Black Lives Matter
Listen to this post:
Black Lives Matter.
I read on this subject nearly every day. I watch videos on Facebook and read the comments and arguments for and against. After all of this media consumption on the topic, I want to state the position of this blog: Black Lives Matter. And I don’t like the “All Lives Matter” response to Black Lives Matter.
On July 12, 1787, Delegates to the Constitutional Convention in Philadelphia accepted the Three-Fifths Compromise. This is the legal decision to count each enslaved Black person as 3/5 of a person to change up collecting taxes and how many elected representatives a state could get. No, it doesn’t say that Black people are incomplete humans overall, only politically incomplete. And that’s only because it doesn’t need to. Because Black people were enslaved at the time. It was already the prevailing attitude that they were not fully human. Did the “compromise” benefit Black people? Of course not. It gave Southern states the chance to have more elected leaders than if they didn’t count Black people at all, and the Southern states were pro-slavery, not pro-Black.
The point of Black Lives Matter is to back up and point out that the legacies of slavery, legislation, policy, and attitude still exist today, especially when it comes to police brutality and how racism and white supremacy are ingrained in our institutions. And yes, I am a white person saying this.
If you want to yell to me how all lives matter and what about disabled lives and what about Brown lives…then please note that this distracts from the Black Lives Matter conversation, not adds to it. And I’ve done it. I totally meant well when I’ve said, “But what about disabled people?!” When non-Black people try to tack on other groups to Black Lives Matter, it reinforces the age-old idea in the US that Black people don’t know how to think for themselves or make reasonable decisions. It maintains the same type of power imbalance we had back when Dr. Cartwright declared that any enslaved person who runs away from their life of torture must have a mental illness. Even though it’s described as a mental disease, experts suggested a prevention strategy for slave owners: compassion, kindness, protecting slaves from abuse or cruelty, and ensuring that the enslaved person remains submissive. Even as they clearly understood it was the context of slavery, hate, and abuse that made Africans and people of African descent want to run away, they still managed to call it a disease of the mind. They still decided it was appropriate to control others’ bodies in order to get what they wanted by, in part, counting them as disabled.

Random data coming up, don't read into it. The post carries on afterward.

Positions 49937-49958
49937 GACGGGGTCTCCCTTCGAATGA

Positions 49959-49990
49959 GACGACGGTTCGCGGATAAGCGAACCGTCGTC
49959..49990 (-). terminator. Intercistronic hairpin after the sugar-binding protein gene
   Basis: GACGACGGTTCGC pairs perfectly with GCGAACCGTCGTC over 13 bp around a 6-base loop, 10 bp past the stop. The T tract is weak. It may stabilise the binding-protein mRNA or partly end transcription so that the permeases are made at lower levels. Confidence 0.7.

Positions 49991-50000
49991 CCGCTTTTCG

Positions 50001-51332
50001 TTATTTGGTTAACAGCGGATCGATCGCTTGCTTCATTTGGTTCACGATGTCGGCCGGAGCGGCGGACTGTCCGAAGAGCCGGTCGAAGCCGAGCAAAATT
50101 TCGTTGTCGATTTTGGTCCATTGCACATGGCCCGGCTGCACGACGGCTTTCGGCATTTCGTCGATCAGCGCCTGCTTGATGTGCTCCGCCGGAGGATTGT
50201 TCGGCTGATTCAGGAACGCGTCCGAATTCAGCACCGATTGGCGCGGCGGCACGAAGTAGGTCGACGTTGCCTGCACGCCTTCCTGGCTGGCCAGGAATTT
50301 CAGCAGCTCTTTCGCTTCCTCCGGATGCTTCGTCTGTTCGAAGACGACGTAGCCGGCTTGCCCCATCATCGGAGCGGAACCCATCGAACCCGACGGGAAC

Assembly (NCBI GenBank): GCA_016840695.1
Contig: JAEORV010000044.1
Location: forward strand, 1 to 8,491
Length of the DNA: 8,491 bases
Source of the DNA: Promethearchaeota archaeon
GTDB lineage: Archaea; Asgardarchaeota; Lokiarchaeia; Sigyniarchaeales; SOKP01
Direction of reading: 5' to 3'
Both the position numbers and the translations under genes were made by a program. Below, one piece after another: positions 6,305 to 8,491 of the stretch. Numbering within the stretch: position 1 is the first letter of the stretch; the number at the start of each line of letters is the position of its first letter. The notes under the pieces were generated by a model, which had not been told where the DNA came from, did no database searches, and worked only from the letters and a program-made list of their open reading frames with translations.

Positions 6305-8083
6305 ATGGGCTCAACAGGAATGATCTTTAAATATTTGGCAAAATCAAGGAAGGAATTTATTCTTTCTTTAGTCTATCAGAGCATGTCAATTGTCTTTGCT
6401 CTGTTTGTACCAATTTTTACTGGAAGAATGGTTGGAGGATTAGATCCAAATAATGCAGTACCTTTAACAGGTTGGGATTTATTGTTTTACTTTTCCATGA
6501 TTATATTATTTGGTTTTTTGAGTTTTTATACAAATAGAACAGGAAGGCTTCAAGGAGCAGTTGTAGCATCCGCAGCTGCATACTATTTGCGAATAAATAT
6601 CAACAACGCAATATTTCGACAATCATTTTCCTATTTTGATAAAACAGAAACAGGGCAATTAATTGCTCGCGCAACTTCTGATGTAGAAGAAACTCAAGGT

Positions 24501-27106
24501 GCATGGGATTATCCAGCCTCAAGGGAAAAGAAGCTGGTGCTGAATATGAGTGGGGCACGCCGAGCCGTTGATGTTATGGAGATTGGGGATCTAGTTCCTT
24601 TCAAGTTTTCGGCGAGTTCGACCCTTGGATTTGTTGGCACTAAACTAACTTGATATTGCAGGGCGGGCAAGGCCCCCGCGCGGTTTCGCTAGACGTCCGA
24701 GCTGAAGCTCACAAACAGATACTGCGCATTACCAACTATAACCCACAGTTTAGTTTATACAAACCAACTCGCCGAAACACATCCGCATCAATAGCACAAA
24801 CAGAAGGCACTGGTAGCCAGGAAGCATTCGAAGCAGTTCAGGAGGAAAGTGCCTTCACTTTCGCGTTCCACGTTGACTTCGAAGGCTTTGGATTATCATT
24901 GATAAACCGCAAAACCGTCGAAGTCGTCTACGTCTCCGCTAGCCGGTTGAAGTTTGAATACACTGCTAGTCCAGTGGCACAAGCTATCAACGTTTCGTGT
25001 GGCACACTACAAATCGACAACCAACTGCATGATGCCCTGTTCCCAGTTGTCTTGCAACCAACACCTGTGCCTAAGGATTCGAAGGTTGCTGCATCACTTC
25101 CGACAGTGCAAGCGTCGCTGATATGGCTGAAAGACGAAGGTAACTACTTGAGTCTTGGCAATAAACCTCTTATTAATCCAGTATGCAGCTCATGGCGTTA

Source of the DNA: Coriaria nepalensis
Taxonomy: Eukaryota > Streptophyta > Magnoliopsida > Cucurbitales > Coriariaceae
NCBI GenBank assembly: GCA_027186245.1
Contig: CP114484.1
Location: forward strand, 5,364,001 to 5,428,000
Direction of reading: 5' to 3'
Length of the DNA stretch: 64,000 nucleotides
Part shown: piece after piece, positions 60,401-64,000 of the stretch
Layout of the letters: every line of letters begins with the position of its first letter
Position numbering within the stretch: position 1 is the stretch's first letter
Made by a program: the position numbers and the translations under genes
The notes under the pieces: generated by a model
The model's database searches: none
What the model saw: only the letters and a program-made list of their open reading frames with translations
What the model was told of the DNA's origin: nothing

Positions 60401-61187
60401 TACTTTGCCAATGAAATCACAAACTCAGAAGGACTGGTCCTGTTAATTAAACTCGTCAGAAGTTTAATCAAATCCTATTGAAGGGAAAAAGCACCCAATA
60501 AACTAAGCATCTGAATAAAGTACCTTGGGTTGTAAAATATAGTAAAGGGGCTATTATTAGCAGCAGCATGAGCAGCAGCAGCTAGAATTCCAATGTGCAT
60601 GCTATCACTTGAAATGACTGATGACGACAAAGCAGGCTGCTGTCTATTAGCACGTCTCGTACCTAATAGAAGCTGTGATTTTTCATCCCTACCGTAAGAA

Black lives encompass all manner of genders, gender identities, ages, sexual orientations, political affiliations, careers (including cops), religions, disabilities, economic statuses, and even multiple races and ethnicities. To fight for Black Lives Matter would hopefully be to include all of these pieces and more. This blog has been extremely clear on the importance of dismantling oppression against all oppressed and marginalized groups. But I believe it’s also important to give a dedicated space to Black Lives Matter, including Black-led critiques that call for more accessible, intersectional Black Lives Matter work to include disabled Black activists.
The more times people counter Black Lives Matter by saying All Lives Matter or Blue Lives Matter, the more a dedicated space for Black Lives Matter will be needed for as long as it’s needed. Working for Black Lives Matter does not take a single bit of the tiniest iota of a thing away from white people. Working for Black Lives Matter doesn’t mean you’re against other anti-oppression movements. Black Lives Matter is not the only political view I hold, and it is not the only anti-oppression movement that I’m interested in or lending support to. That said, Black Lives Matter.